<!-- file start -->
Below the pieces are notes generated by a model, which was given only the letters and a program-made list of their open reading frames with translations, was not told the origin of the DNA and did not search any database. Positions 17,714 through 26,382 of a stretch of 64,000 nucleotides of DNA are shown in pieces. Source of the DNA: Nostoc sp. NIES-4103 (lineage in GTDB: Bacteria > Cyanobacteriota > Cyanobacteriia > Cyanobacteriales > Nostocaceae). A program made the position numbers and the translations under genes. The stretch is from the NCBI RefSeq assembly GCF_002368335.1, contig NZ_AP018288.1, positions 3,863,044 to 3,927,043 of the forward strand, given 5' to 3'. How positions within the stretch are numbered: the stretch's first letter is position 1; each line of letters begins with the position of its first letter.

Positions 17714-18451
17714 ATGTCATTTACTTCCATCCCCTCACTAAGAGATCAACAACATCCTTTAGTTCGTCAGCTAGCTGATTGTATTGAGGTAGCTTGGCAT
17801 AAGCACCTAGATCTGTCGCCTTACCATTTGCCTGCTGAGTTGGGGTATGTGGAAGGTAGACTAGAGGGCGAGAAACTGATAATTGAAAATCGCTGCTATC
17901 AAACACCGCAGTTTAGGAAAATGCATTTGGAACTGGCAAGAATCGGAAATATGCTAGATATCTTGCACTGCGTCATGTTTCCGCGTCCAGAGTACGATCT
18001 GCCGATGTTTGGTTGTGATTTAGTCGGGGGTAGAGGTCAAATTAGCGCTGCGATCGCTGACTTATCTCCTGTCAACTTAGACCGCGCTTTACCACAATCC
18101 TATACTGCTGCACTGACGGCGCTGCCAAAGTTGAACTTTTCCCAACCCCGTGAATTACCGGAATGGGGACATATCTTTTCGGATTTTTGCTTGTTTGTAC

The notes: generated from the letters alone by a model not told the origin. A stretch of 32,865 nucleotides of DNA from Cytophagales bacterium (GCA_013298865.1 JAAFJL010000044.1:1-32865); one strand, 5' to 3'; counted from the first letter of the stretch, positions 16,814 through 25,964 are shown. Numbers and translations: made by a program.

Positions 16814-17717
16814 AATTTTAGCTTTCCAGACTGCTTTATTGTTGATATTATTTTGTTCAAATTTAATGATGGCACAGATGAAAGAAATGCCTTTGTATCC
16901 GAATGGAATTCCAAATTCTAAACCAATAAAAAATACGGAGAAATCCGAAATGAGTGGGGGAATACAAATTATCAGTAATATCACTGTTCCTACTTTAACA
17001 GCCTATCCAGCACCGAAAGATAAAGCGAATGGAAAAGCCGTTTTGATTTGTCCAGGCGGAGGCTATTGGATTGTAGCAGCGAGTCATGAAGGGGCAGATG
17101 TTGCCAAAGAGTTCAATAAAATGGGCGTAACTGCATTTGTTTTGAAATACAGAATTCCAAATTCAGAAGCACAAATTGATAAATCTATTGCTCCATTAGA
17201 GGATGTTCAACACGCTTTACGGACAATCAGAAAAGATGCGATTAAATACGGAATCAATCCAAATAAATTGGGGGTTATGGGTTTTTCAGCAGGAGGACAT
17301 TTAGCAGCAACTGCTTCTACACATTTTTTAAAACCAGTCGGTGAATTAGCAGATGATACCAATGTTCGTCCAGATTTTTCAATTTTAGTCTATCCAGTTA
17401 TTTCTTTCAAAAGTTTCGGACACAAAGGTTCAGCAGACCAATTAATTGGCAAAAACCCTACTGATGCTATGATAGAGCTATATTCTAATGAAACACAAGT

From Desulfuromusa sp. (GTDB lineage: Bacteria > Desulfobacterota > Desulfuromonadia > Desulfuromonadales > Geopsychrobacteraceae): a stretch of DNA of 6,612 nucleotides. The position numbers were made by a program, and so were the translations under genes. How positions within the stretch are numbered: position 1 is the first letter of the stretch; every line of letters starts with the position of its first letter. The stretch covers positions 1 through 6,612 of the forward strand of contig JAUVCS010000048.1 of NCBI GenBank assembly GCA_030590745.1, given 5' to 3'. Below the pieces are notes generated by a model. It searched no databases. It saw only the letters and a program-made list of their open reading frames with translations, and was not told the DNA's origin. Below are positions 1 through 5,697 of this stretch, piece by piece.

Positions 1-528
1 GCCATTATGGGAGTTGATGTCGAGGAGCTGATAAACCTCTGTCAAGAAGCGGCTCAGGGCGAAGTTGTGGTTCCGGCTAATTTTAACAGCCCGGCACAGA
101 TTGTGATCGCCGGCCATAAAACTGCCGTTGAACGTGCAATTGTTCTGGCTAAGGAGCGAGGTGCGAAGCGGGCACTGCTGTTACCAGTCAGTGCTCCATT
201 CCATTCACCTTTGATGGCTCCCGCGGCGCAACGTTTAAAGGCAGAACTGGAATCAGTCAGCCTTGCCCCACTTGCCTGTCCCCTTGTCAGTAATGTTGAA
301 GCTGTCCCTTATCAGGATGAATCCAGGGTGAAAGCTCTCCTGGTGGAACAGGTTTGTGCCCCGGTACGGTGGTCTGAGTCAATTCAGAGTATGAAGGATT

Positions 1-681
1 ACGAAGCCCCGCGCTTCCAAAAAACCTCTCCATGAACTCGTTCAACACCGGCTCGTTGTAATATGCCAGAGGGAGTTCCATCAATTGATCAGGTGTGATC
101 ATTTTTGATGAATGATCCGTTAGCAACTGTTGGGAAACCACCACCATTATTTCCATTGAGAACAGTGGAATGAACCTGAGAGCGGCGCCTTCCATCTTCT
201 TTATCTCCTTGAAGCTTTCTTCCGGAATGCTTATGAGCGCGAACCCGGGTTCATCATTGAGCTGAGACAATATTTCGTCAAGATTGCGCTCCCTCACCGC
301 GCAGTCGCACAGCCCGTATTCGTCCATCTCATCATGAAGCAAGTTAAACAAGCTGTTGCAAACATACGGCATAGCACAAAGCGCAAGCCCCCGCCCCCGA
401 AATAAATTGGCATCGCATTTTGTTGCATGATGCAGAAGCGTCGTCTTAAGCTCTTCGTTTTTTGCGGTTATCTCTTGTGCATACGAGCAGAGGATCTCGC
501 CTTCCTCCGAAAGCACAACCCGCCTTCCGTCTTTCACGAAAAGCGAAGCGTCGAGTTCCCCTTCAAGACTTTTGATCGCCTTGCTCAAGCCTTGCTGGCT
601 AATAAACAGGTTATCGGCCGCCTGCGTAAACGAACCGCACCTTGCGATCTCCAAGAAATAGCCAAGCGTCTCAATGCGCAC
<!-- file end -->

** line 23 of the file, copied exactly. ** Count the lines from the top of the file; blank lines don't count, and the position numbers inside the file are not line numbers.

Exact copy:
Positions 1-681